Visit the beverage cooler at your grocery store and you’ll find bottle after bottle of kombucha. But now the tart, fizzy, probiotic beverage is making its way somewhere new: behind the bar.
In 2009, Jeff Weaber was brewing his organic “Aqua ViTea” kombucha out of his basement, and selling it at farmers markets, co-ops and other stores across Vermont.
One day, who should knock on Weaber’s door but gun-toting agents from the state Department of Liquor Control, and the federal Alcohol and Tobacco Tax and Trade Bureau.
“And they spent the next four or five hours with me, digging through our process, taking samples, investigating the property, looking for distilling equipment and other things. So it was a very nerve-wracking afternoon,” describes Weaber.
The agents had been studying the burgeoning kombucha market. The fermented drink is made from tea, sugar, bacteria and yeast.
And in the eyes of the law, some brands of the fermented drink, including Jeff Weaber’s, had alcohol levels that, legally, were “elevated.”
A “non-alcoholic” product needs to have an “alcohol by volume”, or ABV, level that is below 0.5 percent. Some of Weaber’s products had an ABV as high as 2.5 percent, which is more than some light beers.
Weaber reached out to the Department of Food Science at Cornell. “We started doing a lot of biological work understanding how to manipulate, I guess you’d say, the fermentation to keep the alcohol down," Weaber explained.
A process which is easier said than done.
“Kombucha’s a complex fermentation," he said. "It’s got two yeasts and it’s got multiple strands of bacteria and all these other things that when you DNA test, some of them have never been identified before."
Weaber started experimenting with ways to lower the alcohol level.
Meanwhile, his growing company moved to an industrial park in Middlebury, Vermont. It was there that they began using a machine developed for the wine-industry: one that spins liquid and uses pressure to extract alcohol.
“So, I realized early on that we were gonna have a byproduct of alcohol," Weaber said. "What I didn’t realize was how much we were gonna have.”
Containers full of it, it turns out. And Jeff Weaber didn’t want all this organic, 120-proof alcohol to go to waste.
Luckily, he found the answer 300 yards away. Across the street in the industrial park, was a business with tanks full of alcohol.
Lars Hubbard co-owns Appalachian Gap Distillery in Middlebury, Vermont.
The solar-powered spirits manufacturer prides itself on using interesting local ingredients, from slow-drip coffee to maple syrup.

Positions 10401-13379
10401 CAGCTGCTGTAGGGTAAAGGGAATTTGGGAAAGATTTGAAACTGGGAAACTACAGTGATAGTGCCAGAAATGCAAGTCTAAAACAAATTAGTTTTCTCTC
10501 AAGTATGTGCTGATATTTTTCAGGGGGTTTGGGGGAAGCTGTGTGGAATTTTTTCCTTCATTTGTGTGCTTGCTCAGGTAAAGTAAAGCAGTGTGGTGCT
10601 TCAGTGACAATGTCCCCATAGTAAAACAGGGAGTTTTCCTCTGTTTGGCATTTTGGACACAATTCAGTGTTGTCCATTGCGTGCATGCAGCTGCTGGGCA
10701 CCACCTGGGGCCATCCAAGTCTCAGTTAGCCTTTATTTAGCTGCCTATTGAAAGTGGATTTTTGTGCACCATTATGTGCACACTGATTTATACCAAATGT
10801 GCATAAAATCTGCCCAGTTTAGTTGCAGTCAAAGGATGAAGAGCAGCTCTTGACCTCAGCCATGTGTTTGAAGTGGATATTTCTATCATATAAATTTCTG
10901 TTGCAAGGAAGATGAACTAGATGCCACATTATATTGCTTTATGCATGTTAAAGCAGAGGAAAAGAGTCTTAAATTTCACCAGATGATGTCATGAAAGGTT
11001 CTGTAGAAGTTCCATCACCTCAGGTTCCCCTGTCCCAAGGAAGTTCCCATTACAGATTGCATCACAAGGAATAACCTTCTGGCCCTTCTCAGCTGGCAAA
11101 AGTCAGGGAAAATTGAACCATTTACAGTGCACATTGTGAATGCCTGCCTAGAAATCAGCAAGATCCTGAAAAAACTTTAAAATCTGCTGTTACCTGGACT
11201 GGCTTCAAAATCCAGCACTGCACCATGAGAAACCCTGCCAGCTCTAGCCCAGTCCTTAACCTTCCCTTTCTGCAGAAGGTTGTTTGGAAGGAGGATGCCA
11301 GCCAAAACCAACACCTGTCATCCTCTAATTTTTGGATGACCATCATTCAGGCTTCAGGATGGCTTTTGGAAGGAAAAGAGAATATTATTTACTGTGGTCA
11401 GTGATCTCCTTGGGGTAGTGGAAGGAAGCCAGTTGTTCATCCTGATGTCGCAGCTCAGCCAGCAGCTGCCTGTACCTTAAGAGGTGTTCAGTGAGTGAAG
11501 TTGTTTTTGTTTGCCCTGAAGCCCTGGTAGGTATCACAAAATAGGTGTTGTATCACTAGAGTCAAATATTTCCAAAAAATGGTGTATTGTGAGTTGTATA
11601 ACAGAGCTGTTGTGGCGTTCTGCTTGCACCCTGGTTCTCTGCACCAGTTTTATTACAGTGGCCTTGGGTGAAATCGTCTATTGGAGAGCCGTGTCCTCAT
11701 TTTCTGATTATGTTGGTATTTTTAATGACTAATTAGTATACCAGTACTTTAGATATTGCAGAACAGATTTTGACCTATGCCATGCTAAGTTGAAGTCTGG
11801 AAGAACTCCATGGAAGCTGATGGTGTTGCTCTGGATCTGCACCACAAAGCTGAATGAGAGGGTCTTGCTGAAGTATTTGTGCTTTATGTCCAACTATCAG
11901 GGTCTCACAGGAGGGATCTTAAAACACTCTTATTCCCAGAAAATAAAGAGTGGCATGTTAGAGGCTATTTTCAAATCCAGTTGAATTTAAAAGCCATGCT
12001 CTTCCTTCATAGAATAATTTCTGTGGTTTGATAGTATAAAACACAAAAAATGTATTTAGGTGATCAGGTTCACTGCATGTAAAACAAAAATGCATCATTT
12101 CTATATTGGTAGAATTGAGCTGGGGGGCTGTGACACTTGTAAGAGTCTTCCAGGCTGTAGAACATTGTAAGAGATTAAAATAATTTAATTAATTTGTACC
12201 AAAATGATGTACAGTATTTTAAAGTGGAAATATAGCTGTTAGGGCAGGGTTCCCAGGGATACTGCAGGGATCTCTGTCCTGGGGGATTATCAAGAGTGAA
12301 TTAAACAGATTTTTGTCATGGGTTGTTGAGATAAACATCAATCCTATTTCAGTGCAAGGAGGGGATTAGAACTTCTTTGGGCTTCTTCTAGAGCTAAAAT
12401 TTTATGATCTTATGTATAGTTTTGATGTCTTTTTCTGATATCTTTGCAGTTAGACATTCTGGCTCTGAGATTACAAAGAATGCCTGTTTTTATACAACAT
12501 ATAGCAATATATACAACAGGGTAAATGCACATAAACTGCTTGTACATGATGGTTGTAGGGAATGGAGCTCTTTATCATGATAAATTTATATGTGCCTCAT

Now, the company can add Jeff Weaber’s Aqua ViTea kombucha to that list.
“Jeff came over, and we sat down and talked about the problem they were having, and we decided to do a test batch and see how it worked out,” said Hubbard.
That “test batch” turned into Aqua Vodka: a sweet, fruity, even slightly bitter organic spirit made from Aqua ViTea’s leftover alcohol.
“They ship it over to us at about 60 percent alcohol, said Hubbard. "And we re-distill it. And then ... about 40 percent of the total alcohol they send to us is good clean ethanol. And so that’s what becomes Aqua Vodka. I confess we’re still tinkering with it. A lot of what we do is just sort of learn by doing because no one’s ever done this before.”
And as such, the feds didn’t know what to do with it, including how to designate what kind of liquor it was.
“Because we’re making this from a spirit that is already infused with flavor, we can’t actually call it a pure vodka," said Hubbard. "Because the way it’s defined within the [Alcohol and Tobacco Tax and Trade Bureau], it’s not vodka."
The label says “Vodka with Natural Flavor.” Hubbard says they have to put that “with natural flavor” part because if they don’t, they’d be breaking the law.
But despite the bureaucratic hoops, Jeff Weaber says Aqua Vodka has been received well by the public.
You can buy bottles of it in five states, including Vermont and Massachusetts. And Levi’s Stadium — home of the San Francisco 49ers — has featured a signature cocktail made with the spirit.
So, making vodka from kombucha has been mutually beneficial for these across-the-street neighbors.
They only wish? They had a pipeline between the two spaces to make transporting the liquid easier.
Rebecca Sheir is a freelance reporter.
This report comes from the New England News Collaborative. Eight public media companies coming together to tell the story of a changing region, with support from the Corporation for Public Broadcasting.
Disclosure: AquaViTea is a VPR Underwriter.